Beloved, the next time sleep fails you, why not meditate? Not daydreaming, but giving God the sacrifice of your continuous thought. Reflect for a time on some of the great things that the Triune God has done for you. Remember a few of the promises of his Word. Pray for his Holy Spirit to keep changing you. An hour of meditation on God might be better for us than eight hours of sleep.

Now, maybe you sleep well every night. But during a typical day for you, do you make the time to meditate on God? Will you learn to delight more in God’s attributes and works? Will you train your love for him, develop your taste and appreciation for his lovingkindness?

Meditating on God’s greatness brings David to the conviction that God will surely be his help: “Because you have been my help, therefore in the shadow of your wings I will rejoice” (v 7). As he faces his enemies, David is sure that the LORD will be his place of security, even as a young bird can rest under its mother’s wings.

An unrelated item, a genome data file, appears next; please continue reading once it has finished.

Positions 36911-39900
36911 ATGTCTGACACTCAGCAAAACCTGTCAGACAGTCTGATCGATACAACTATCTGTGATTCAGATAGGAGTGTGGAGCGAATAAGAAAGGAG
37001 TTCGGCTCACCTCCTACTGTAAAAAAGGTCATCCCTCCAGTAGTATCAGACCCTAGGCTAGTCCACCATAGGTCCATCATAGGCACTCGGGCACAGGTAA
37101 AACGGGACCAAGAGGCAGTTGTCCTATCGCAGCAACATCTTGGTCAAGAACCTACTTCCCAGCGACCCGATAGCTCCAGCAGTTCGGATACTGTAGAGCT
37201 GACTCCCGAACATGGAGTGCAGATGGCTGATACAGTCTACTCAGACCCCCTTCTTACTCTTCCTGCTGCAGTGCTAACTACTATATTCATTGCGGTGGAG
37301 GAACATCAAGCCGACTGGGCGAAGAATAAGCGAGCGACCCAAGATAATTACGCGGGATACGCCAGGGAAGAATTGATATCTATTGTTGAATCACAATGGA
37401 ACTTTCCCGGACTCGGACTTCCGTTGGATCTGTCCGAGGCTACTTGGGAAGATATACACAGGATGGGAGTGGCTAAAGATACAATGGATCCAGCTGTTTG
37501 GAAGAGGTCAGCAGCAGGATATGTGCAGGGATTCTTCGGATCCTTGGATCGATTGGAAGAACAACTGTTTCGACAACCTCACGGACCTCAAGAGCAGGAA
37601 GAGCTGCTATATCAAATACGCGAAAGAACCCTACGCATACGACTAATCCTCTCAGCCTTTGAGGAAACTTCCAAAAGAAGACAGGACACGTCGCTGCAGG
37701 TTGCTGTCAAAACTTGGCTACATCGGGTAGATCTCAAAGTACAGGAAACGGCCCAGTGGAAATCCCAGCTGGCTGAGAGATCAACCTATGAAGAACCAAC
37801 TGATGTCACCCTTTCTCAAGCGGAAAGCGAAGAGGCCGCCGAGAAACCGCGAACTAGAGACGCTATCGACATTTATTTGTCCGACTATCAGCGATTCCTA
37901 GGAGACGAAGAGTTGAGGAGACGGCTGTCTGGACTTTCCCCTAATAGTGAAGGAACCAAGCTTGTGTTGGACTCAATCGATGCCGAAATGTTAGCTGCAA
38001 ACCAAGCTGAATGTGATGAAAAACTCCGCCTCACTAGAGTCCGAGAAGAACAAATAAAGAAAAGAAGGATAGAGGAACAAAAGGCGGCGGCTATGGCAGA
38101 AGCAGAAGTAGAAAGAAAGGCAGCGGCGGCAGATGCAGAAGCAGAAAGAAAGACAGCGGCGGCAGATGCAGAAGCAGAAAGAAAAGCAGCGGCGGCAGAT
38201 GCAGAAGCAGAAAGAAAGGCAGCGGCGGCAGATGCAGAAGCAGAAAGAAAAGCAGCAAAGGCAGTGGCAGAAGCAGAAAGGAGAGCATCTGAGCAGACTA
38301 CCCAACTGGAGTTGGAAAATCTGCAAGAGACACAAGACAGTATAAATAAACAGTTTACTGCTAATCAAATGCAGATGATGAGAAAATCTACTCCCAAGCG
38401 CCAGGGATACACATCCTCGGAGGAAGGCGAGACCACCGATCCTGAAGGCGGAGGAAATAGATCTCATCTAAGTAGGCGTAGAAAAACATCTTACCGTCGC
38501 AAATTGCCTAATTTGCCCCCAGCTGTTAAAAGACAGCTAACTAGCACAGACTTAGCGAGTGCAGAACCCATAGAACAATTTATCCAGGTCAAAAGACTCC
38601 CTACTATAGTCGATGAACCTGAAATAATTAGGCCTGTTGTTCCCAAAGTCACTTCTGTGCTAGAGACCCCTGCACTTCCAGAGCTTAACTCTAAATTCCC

Yes, David is so sure of God’s care that he speaks of his enemies’ coming demise: “Those who seek my life to destroy it shall go down into the lower parts of the earth” (v 8). And for David, we know that’s how this difficult chapter ended. His enemies did fall, and the king rejoiced again in God.

But even if there hadn’t been a happy ending, look again at David’s confession in verse 3, “Your lovingkindness is better than life.” This is what will satisfy David more than anything else, the supreme good of God’s faithful love. For his people in Christ, God has unchanging favour, everlasting mercy. And such love is better than a life of prosperity and pleasure. Such love is better than any of the good things that we can dream of or spend our lives pursuing. For in Christ, this love endures. This love saves. This love brings us safely to our eternal home. “Your lovingkindness is better than life.”